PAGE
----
Expanded Electrofishing & Hoop Netting for Invasive Carp

Expansion of Standardized Electrofishing in the Peoria Reach

Long-Term Survey and Assessment of Large River Fishes (LTEF) completes annual sampling using boat-mounted pulsed-DC electrofishing in the Peoria Reach (amongst other sampling locations) of the Illinois River Waterway; however, LTEF sampling is limited to the main-channel border and some side-channel habitats. Sampling stratified-random off channel and backwater habitats will fulfill the knowledge gap of fish communities and provide a more complete assessment of the Peoria Reach. Sampling will begin in 2019 to cover the wide range of habitat types using Long-Term Resource Monitoring (LTRM) protocols to evaluate shallow water fishes. Sampling is conducted from June 15 to October 31 and fish data collected consists of species identification, length, and weight. Water quality data measured at each site consists of depth, dissolved oxygen, specific conductivity, velocity, Secchi transparency, and chlorophyll a.

The extension of electrofishing is to assess the native planktivores and fish communities in relation to the enhanced contracted commercial fishing efforts on bigheaded carp implemented by the Illinois Department of Natural Resources (IDNR) in the Peoria Reach. Planktivorous species (including bigheaded carp) are measured using metrics such as catch per unit effort (CPUE), community structure, relative weight, and proportional size distribution (PSD). Additionally, population demographic (age, growth, mortality) data is collected using post cleithra and lapillus otoliths from bigheaded carp.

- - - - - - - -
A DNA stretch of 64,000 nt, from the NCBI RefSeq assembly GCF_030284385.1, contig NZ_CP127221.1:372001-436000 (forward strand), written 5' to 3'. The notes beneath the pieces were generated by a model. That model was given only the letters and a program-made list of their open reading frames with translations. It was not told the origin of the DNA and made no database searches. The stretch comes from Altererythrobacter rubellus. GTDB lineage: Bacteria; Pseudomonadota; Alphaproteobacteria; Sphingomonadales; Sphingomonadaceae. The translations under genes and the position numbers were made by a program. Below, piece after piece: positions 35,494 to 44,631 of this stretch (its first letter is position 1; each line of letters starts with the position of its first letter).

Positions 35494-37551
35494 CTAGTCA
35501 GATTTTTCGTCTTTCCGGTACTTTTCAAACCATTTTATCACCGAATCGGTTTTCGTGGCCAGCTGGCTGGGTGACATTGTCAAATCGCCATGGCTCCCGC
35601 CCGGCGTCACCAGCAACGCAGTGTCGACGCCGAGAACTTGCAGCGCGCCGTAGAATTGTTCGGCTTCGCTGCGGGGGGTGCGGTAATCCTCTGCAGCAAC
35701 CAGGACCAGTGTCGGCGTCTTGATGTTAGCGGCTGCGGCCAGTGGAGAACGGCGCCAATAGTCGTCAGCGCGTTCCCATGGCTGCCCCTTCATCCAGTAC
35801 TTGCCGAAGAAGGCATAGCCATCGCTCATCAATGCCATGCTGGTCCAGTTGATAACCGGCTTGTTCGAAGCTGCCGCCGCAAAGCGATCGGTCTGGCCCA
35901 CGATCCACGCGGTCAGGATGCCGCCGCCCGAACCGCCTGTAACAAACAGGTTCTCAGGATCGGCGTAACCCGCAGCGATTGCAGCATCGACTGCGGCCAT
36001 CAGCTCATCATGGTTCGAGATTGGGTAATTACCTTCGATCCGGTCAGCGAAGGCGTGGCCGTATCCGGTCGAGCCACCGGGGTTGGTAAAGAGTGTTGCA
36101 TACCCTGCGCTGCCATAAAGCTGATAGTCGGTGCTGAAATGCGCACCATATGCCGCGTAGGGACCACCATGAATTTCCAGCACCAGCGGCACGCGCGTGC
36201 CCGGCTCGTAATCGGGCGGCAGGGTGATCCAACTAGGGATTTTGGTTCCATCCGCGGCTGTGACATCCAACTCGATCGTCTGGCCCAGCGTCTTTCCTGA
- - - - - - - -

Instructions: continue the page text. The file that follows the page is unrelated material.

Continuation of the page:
Electrofishing
Technicians dip-netting fish while boat electrofishing in a backwater area of the Illinois River.

Enhanced Detection of Black Carp in the lower Illinois River

Exotic black carp Mylopharyngodon piceus, a large bodied fish that feeds on mussels, have invaded the Illinois River system and have been recently captured in the Alton, La Grange, and Peoria Reaches of the lower Illinois River. With only a few captured individuals, little is known regarding population levels in invaded reaches. Since more robust population estimates are essential to management and control of this potentially harmful invader, we will be assessing the population of black carp in the lower Illinois River and efficacy of different baits used to collect them. Hoop nets baited with clam-based and cottonseed-based baits have collected black carp in the past, but have never been experimentally tested against a control to assess their efficacy. This direct comparison between baits, along with LTRM standardized hoop netting that uses soybean-based bait, will help us gain knowledge regarding black carp population levels, range expansion, life-history information, and insight regarding bait efficacy. Additionally, all by-catch will be identified, measured, weighed, and enumerated for a complete assessment of bait efficacy.

Staff pulling a hoop net
Technicians pulling a hoop net from the Illinois River.

Funding, for both projects, is provided by the Illinois Department of Natural Resources through the Great Lakes Restoration Initiative.

These projects are coordinated by Sam Schaick and Jesse Williams at IRBS.